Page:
Country Mouse – Mark Hedges

Simulated game shooting has been around for about a decade. I can remember going on one of the first when I was editing Shooting Times. Its success has neatly coincided with the huge rise in popularity of shooting. Clays are fired from behind copses to give the impression of a real pheasant drive. It’s exciting, and a great way to keep your eye in during the off-season.

The master of this newish art is Dylan Williams and his team at the Royal Berkshire Shooting School. Last week, I was shooting with the Purdey team at Highclere for the Strutt and Parker City Championships. The setting, which makes such a difference to these days, was perfect. The rolling chalk hills were capped with woods filled with sprays of elderflower and polka-dotted with dog roses.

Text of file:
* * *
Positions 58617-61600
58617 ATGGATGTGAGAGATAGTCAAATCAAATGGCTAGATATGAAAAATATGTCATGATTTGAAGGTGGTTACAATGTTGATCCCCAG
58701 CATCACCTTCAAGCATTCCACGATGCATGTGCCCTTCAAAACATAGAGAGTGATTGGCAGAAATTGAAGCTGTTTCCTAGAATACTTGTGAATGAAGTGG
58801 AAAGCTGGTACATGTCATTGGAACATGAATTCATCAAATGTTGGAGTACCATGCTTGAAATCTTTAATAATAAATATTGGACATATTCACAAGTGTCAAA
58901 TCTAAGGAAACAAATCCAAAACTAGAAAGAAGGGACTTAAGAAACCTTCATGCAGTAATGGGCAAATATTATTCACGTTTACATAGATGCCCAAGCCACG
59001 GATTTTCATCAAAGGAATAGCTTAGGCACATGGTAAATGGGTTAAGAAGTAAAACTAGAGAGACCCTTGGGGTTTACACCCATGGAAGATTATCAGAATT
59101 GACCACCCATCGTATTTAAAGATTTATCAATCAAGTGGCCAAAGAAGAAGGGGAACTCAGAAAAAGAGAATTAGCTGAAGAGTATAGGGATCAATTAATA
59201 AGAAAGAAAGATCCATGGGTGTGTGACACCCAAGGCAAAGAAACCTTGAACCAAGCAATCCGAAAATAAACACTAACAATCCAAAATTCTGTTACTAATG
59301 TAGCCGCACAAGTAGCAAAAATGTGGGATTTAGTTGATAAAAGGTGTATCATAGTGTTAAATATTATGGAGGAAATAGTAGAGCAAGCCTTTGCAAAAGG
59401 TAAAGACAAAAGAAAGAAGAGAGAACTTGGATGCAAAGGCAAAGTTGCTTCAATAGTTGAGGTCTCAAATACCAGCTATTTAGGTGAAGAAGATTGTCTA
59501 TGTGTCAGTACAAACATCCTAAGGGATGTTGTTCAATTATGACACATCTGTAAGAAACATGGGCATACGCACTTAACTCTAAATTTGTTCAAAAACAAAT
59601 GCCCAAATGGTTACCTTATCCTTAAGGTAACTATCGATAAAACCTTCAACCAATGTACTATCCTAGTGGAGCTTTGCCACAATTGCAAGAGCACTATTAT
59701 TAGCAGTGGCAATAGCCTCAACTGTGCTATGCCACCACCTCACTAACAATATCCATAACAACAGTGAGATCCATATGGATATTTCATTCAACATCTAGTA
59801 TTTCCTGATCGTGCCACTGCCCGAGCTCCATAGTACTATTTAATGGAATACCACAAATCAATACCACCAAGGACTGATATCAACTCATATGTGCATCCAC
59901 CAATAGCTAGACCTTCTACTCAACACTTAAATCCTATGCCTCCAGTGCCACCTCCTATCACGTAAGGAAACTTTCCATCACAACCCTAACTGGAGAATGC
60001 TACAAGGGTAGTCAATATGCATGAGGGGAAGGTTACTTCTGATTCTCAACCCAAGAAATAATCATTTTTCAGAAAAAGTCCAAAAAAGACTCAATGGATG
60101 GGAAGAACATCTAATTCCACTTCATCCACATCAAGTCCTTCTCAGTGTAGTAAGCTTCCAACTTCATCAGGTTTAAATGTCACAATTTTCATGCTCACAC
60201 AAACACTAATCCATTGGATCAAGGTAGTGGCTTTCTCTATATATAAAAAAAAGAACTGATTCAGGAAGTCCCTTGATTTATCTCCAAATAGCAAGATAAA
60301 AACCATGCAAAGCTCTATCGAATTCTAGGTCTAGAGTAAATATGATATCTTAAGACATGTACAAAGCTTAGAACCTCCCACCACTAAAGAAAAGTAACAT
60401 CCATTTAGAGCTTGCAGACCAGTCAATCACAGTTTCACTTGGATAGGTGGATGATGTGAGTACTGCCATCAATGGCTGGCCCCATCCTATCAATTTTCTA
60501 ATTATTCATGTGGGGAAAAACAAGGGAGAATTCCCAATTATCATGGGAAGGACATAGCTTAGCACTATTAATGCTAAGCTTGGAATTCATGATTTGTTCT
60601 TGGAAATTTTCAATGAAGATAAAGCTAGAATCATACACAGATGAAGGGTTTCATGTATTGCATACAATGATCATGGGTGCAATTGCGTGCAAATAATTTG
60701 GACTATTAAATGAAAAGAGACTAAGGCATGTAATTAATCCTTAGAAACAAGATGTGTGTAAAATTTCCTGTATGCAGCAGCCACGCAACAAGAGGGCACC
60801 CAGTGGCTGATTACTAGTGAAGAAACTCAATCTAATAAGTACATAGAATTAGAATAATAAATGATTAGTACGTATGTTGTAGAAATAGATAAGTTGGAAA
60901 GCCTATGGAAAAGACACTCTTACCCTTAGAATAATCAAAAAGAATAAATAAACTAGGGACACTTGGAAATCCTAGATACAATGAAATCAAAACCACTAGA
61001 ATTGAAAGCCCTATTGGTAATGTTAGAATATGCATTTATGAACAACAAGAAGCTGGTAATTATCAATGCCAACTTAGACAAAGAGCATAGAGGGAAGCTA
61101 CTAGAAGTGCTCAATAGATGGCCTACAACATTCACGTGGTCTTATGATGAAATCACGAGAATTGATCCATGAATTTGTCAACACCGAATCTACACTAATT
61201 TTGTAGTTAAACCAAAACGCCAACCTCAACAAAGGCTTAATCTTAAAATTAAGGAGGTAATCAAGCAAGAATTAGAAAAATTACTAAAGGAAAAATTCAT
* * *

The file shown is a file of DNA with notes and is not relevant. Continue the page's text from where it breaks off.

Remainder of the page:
Normally, I shoot with a 20-bore that would struggle to fetch £450 if I sold it, but Richard Purdey lent me the prototype for the company’s new gun, the Purdey Sporter, which will cost about £25,000. It is a thing of beauty and comes alive in your hands. Sadly, however, despite the gun, I was still just as capable of missing the clays as they swung across the Berkshire sunshine. Money can’t buy a hit, but it can buy a miss with style.